The Feature Reference manual is the “nuts and bolts” reference for the
    SY85, individually describing its many functions in detail. The Feature Refer-
    ence manual is divided into 7 main sections, each describing the various func-
    tions within a particular SY85 edit or utility mode.

       1.   Performance Edit Mode ...... [Page                13]
       2.   Voice Edit Mode ................... [Page         57]
       3.   Drum Voice Edit Mode ........ [Page               119]
       4.   Song Edit Mode .................... [Page         147]
       5.   Pattern Edit Mode ................ [Page          201]
       6.   Utility Mode ............................ [Page   209]
       7.   Wave Edit Mode .................... [Page         237]

        Once you have become familiar with the way the SY85 works by going
    through the Getting Started manual, you should only need to refer to the Fea-
    ture Reference manual from time to time to get details on functions you’ve
    never used before, or refresh your memory about functions that you don’t use
    very often.
        Each section of the Feature Reference manual has its own table of contents,
    so you should be able to locate any particular function quickly and easily.
    Functions and references can also be located by referring to the index at the
    back of the manual.

                                                                                     9
5 OUTPUT 1 and OUTPUT 2 Controls
       Adjust the volume of the sound delivered via the rear-panel OUTPUT1 and
     OUTPUT 2 jacks as well as the PHONES jack.

     6 SEQUENCER Keys
        Control the recording and playback functions of the internal sequencer.
                   Getting Started: page 51.

     7 Liquid Crystal Display Panel
         This 40-character x 2-line backlit liquid crystal display panel shows all
     essential information for easy operation and programming.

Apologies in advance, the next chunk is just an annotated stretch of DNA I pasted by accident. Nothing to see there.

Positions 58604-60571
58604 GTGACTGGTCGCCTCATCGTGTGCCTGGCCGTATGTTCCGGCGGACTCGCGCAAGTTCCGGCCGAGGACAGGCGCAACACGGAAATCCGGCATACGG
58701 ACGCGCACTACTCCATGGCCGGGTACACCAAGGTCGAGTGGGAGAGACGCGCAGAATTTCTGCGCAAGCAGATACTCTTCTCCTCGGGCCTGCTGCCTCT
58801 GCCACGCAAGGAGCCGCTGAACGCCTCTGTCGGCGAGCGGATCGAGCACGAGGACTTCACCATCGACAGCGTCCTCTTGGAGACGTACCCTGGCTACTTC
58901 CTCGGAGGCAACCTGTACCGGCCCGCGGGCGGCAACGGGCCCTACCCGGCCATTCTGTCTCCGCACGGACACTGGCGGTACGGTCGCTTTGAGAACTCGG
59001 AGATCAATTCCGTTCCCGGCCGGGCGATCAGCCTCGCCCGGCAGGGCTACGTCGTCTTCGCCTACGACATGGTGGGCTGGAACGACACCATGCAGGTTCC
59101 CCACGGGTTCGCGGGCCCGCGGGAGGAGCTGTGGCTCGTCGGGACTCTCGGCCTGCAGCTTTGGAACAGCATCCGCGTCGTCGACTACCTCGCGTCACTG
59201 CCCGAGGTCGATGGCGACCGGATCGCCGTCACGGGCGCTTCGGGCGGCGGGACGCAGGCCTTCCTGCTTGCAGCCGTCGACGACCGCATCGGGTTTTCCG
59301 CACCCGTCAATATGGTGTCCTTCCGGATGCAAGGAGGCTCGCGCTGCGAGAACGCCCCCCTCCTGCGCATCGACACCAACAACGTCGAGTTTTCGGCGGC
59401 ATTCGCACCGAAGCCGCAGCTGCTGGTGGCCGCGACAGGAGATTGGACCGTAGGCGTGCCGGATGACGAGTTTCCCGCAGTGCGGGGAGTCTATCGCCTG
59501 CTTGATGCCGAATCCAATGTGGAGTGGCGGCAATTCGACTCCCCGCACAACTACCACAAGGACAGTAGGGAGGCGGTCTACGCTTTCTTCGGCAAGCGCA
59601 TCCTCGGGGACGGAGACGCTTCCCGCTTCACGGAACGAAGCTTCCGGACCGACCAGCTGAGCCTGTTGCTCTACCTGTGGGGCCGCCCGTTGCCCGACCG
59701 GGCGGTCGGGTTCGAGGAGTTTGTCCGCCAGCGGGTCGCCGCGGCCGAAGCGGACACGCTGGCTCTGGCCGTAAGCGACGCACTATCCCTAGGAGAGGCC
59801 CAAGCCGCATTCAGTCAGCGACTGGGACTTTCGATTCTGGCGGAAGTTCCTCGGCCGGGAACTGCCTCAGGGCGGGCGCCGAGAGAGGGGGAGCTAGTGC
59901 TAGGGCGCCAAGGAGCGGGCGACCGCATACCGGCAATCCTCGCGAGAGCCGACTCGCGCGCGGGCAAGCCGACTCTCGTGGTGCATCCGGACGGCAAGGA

Getting Started: page 21.

     8 [F1] through [F8] Function Keys
         The functions of these keys depend on the selected mode. They are used to
     engage a function indicated on the display immediately above the key, or select
     a parameter immediately above the key for editing.
                   Getting Started: page 19.         Feature Reference: page 10.

     9 [CS1] through [CS8] Continuous Sliders
         In the voice and performance play modes these controls are used for real-
     time expressive control. In the edit and utility modes, however, they are used to
     edit the parameters that appear immediately above each continuous slider on the
     display.
                   Getting Started: page 28.         Feature Reference: page 10.

     0 [SHIFT] Key
         The [SHIFT] key is sometimes used to access secondary functions, param-
     eters, or displays. It is also used in conjunction with the [STORE] key to call
     the edit compare function.
                   Getting Started: page 35.         Feature Reference: page 14.

     ! [STORE] Key
        Used to store edited data to an internal or card memory location. It is also
     used in conjunction with the [SHIFT] key to call the edit compare function.
                   Getting Started: page 38.         Feature Reference: page 55.

     @ [EF BYPASS] Key & Indicator
         This key is used to bypass the SY85’s internal digital effect system, turning
     all effects off. Effects are off when the [EF BYPASS] key indicator is lit.

12
# [EXIT/NO] and [ENTER/YES] Keys
   The [EXIT/NO] key can generally be used to exit from any sub-mode or
function, while the [ENTER/YES] key is used to engage a variety of sub-modes
and functions. These keys are also used to respond to the “Are you sure?”
confirmation prompt when saving or initializing data.